Ibn Hazm on Knowledge Part 2
11. The mysterious branches of knowledge are like a strong drug which benefits a strong body but damages a weak one. In the same way, the esoteric branches of knowledge enrich a strong mind and refine it, purifying it of its flaws, but destroy a weak mind.
12. If a madman threw himself as deeply into good sense as he throws himself into madness, he would surely be wiser than al-Hasan al Basri,Plato of Athens and Vuzurgmihr the Persian.
13. Intelligence has its limits; it is useless unless it is based on the guidance of religion or on good fortune in this world.
14. Do not harm your soul by experimenting with corrupt views in order to demonstrate their corruption to someone who has consulted you, otherwise you will lose your soul. If you shield yourself from acting in a detestable way, any criticism that can be thrown at you by a man of corrupt beliefs because you disagree with him is better than his respect and better than the bad effect on both of you if you committed these detestable acts.
15. Guard against taking pleasure in any way that will harm your soul and is not required of you by the religious law nor by virtue.
16. Knowledge no longer exists if one has ignored the attributes of the Almighty Great Creator.
17. There is no worse calamity for knowledge and for scholars than when outsiders intrude. They are ignorant and think that they are knowledgeable; they ruin everything and believe that they are helping.
18. Anyone who is seeking happiness in the Hereafter, wisdom in this world, the best way to behave, the sum of all moral qualities, the practice of all the virtues, should take as his model Muhammad, the Prophet of God - God grant him blessings and peace - and emulate as far as possible the Prophet's morals and behavior. May God help us to take him as an example, by His grace, amen [amen]!
19. The ignorant have annoyed me on two occasions in my lifetime. First, when they spoke of things they did not know, at a time when I was equally ignorant; the second time when they kept silent in my presence [in the days when I had learned something). In the same way they were always silent about matters which would have benefited them to speak about, and spoke about matters which brought them no benefit.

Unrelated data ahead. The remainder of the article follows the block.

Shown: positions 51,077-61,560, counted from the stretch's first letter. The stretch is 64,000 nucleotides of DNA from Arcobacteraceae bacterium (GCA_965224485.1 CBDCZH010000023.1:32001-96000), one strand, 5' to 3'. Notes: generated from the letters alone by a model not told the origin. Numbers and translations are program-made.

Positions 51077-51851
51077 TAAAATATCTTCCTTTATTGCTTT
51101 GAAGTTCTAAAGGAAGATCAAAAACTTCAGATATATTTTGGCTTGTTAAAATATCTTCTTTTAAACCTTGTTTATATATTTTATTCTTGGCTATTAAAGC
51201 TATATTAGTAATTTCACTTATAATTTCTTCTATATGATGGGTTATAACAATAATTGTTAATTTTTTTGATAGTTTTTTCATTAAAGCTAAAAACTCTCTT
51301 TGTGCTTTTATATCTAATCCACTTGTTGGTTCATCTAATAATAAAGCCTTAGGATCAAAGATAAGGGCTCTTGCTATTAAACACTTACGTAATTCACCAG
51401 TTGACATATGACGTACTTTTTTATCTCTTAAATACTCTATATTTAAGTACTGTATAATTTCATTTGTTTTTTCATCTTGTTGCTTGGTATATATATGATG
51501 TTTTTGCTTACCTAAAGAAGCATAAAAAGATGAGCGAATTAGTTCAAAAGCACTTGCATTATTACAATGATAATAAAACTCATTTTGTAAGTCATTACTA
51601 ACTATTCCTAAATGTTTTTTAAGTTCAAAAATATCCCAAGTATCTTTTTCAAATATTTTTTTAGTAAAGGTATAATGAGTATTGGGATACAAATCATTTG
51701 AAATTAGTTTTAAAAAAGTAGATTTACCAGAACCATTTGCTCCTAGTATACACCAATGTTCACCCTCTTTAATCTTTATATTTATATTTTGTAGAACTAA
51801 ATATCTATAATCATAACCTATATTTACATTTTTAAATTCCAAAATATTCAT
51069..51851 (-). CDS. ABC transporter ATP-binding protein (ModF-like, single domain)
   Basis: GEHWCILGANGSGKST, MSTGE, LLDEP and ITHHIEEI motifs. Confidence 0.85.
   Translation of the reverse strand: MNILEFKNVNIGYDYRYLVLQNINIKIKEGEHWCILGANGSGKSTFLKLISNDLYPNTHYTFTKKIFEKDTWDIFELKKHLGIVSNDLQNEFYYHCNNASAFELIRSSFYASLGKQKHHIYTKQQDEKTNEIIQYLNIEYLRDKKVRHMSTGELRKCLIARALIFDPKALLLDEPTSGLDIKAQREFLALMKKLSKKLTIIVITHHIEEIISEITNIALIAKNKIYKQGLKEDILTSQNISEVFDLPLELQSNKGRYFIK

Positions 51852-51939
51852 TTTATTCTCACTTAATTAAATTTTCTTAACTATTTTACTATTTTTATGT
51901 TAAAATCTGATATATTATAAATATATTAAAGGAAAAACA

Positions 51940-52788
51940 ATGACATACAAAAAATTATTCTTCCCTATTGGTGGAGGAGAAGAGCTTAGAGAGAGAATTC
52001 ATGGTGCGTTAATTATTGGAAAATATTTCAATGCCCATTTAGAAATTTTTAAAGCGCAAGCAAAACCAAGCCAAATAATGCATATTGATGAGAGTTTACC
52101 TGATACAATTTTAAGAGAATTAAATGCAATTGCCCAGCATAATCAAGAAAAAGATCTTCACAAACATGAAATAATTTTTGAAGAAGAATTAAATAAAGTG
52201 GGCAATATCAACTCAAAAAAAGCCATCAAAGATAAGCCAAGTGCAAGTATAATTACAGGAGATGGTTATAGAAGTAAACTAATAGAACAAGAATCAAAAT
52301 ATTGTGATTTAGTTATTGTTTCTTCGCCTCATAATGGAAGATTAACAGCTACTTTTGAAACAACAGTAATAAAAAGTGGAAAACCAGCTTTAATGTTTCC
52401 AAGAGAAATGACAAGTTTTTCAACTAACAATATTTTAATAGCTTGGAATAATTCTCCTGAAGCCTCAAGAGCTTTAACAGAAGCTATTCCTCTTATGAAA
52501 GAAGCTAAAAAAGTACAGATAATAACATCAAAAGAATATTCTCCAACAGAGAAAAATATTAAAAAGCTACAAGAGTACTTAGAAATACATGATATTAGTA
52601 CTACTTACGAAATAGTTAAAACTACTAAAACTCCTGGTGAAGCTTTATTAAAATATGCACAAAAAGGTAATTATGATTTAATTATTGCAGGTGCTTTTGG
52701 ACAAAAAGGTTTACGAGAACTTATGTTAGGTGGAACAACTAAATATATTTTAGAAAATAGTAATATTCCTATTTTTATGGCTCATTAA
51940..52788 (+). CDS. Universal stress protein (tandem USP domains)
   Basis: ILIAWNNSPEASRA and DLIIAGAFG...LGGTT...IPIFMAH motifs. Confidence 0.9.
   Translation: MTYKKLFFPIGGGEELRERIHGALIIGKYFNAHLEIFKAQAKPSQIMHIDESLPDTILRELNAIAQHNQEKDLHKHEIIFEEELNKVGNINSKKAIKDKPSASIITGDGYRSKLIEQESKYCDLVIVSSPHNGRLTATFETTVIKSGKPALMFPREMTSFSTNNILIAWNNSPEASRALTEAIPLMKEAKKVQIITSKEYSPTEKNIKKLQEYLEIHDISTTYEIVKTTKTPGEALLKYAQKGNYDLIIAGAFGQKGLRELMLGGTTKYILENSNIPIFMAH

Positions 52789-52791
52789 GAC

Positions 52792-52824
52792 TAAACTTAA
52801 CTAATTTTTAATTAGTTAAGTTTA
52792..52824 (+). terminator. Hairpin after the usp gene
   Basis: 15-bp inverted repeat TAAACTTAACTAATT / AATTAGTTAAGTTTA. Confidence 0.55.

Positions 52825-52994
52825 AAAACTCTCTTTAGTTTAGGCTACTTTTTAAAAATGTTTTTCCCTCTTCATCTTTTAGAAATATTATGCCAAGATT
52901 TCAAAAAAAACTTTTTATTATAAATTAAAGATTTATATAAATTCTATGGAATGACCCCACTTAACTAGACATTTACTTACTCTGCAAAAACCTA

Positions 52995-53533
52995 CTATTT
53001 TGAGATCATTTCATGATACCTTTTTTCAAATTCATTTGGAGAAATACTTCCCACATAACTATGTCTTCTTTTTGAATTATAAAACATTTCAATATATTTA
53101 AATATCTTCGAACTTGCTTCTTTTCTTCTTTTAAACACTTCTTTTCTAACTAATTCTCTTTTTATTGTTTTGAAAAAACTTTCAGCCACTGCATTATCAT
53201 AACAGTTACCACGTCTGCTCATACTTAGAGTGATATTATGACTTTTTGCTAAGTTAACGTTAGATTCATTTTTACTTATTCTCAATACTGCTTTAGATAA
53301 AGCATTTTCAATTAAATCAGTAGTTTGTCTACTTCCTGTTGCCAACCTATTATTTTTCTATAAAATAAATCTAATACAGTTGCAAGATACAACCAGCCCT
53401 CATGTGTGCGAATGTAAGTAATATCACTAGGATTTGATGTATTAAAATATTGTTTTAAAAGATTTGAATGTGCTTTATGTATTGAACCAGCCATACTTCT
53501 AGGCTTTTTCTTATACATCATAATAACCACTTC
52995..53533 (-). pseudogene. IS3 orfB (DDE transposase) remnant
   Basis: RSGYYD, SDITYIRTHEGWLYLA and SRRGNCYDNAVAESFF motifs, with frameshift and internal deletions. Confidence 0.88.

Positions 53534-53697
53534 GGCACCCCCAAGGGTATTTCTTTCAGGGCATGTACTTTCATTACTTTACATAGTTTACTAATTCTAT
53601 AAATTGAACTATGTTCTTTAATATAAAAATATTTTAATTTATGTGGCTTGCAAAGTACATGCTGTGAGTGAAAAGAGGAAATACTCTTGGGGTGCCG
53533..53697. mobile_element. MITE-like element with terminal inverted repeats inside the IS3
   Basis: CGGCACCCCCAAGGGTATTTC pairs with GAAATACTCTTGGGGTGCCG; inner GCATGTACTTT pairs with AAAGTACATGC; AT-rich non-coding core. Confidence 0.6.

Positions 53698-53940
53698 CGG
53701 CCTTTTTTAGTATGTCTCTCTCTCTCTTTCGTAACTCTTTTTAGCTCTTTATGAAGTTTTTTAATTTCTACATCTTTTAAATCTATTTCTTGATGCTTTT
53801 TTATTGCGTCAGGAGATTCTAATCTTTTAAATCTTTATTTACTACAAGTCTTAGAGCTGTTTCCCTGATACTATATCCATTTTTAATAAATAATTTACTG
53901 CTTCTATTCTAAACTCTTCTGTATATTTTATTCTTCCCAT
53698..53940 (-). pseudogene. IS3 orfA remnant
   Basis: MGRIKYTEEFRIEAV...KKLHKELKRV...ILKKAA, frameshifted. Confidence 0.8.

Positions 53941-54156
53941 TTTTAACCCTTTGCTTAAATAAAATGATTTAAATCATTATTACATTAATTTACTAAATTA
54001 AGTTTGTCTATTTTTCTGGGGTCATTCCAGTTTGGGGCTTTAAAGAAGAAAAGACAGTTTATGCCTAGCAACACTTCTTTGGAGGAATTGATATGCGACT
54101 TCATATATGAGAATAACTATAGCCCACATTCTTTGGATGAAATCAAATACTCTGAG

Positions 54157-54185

20. Scholars have brought me pleasure on two occasions in my lifetime: first, they taught me when I was ignorant; the second time was when they conversed with me after I had been taught.
21. One of the merits of religious knowledge and asceticism in this world is that Almighty God does not put it with-in reach of anyone except those who are worthy of it and deserve it. One of the disadvantages of the great things of this world, wealth and fame, is that they mostly fall to the lot of people who are unworthy of them and do not deserve them.
22. Anyone who is seeking after virtue should keep company with the virtuous and should take no companion with him on his way except the noblest friend, one of those people who is sympathetic, charitable, truthful, sociable, patient, trustworthy, loyal, magnanimous, pure in conscience and a true friend.
23. Anyone who is seeking fame, fortune and pleasure will keep company only with people who resemble mad dogs and sly foxes: they will take for their traveling companions only people [inimical to his belief] who are cunning and depraved in nature.
24. The usefulness of the knowledge [of good) in the practice of virtue is considerable: anyone who knows the beauty of virtue will practice it, though it may be rarely. Knowing the ugliness of vice, he will avoid it, though it may be rarely. The man with knowledge of the good will listen to soundly-based praise and desire it for himself. He will listen to talk of evil and desire to avoid it. From this premise it necessarily follows that knowledge has a part in every virtue, and ignorance has a part in every vice. A man who has had no instruction in the knowledge [of good) will not practice virtue unless he has an extremely pure nature, a virtuous constitution. It is the particular state of the Prophets (peace and the blessings of God be upon them!) for God has taught them virtue in its entirety, without them having learned it from men.
25. It is true that I have seen among the common people some who, by their excellent behavior and morals, were not surpassed by any wise man, any scholarly, self-controlled man. But this is very rare. And I have seen men who have studied the different branches of knowledge, who have a good knowledge of the messages of the Prophets - peace be upon them - and the advice of the philosophers and who nevertheless surpass the most wicked in their bad behavior, their depravity, both internal and external. These are the worst of all creatures. This is very common and I therefore perceive that these two [moral attitudes] are a favor which is granted or withheld by Allah the Almighty.
Ibn Hazm on Knowledge
Author: Ibn Hazm al-Andalusi
Source: Al-Akhlaq was-Siyar (trans. M Abu Laylah)